Team Rubicon consistently recruits, trains, engages, and deploys our volunteer base to serve communities impacted by disasters.
Team Rubicon serves marginalized survivors of disasters and humanitarian crises. This primarily consists of households living in low-income or distressed communities. In many cases, these communities lack the tax-base to provide professional, community-based disaster services, or whose needs are overshadowed by large metropolitan areas that were impacted by the same disaster. These households are disproportionately impacted by disasters, lack the personal or community-based resources to fend for themselves, and cannot agitate for government support as effectively as their affluent neighbors. Simultaneously, through offering the opportunity for continued service, Team Rubicon provides our veteran volunteers the chance to rediscover their sense of purpose, identity, and community, aiding a healthy transition back to civilian life.
In 2018, Team Rubicon launched 90 disaster response, recovery, rebuild, and mitigation operations. This year, Team Rubicon strives to launch 120 operations, most of which will be in response to smaller disasters that don’t receive as much media attention yet devastate communities.
In what stage of innovation is this project?
Expand existing program (expanding and continuing ongoing successful projects)
Please explain how you will define and measure success for your project.
Team Rubicon measures our success by the impact we provide to communities impacted by natural disasters and the impact we have on local communities and volunteers preparing to serve their neighboring communities post-disaster. Team Rubicon will define success by our ability to serve more communities in need, train more volunteers, and create more resilient communities.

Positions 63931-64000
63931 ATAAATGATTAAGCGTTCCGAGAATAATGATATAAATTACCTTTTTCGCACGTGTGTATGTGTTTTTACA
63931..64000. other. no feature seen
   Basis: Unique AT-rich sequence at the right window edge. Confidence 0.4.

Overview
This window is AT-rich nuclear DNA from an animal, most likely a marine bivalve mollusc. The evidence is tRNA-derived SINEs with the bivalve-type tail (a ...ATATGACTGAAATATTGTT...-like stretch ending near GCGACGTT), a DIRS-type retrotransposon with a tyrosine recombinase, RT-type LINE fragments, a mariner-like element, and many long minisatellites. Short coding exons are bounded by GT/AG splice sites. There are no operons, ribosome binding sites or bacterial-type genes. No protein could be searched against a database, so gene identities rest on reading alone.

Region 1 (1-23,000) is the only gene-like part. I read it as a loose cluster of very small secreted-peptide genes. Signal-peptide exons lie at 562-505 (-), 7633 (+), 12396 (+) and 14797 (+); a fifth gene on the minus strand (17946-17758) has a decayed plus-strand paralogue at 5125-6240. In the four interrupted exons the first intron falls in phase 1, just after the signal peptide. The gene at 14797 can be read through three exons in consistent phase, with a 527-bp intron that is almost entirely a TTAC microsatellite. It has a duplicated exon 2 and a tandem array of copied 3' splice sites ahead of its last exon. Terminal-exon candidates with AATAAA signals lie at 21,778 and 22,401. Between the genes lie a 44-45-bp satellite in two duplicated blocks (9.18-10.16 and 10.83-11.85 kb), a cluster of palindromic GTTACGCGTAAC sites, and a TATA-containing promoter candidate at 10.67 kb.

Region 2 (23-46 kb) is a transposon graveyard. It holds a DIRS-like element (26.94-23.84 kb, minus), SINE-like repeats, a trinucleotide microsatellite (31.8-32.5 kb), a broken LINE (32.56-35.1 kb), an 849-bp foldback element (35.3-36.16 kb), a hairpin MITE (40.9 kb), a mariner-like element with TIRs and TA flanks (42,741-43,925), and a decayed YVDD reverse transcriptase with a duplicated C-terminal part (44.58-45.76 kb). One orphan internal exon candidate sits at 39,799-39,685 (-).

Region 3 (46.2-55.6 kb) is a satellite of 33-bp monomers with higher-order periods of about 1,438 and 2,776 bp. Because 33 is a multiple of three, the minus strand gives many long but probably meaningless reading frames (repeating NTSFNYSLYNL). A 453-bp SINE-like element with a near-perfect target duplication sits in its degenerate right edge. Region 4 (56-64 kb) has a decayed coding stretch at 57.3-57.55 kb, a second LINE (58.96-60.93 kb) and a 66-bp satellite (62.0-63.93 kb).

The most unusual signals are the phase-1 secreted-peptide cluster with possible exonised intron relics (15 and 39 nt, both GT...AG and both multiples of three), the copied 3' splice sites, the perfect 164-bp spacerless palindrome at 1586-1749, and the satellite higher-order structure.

How can the LA2050 community and other stakeholders help your proposal succeed?
- Access to LA2050 community
- Host public events on the topic your organization’s issue area (e.g. access to capital, education reform, clean energy, etc.)
- Communications support, including traditional media, social media, and LA2050 newsletter
- Strategy assistance and implementation
The Civics Center
Students Take the Lead: Sparking Peer to Peer Voter Registration in High Schools
California allows eligible 16- and 17-year-olds to preregister to vote. State law requires high schools to identify a person responsible for distributing voter registration cards. Yet most high schools do not have the resources or training to implement these laws. The Civics Center has launched a pilot project to provide resources to empower students and school communities to take ownership of their future and take advantage of these laws. We propose to expand this work throughout LA County.
SHF curates flexible opportunities to leverage talent in the nonprofit sector while reducing student debt. LA has $51 billion in student debt with minorities and women being most impacted. We plan to reverse the brain drain in resource poor communities of LA with our approach to increase human capital by re-engaging professionals in social impact. Through partnerships with cities and businesses, we're changing this liability into a tremendous asset and a more diverse volunteer workforce.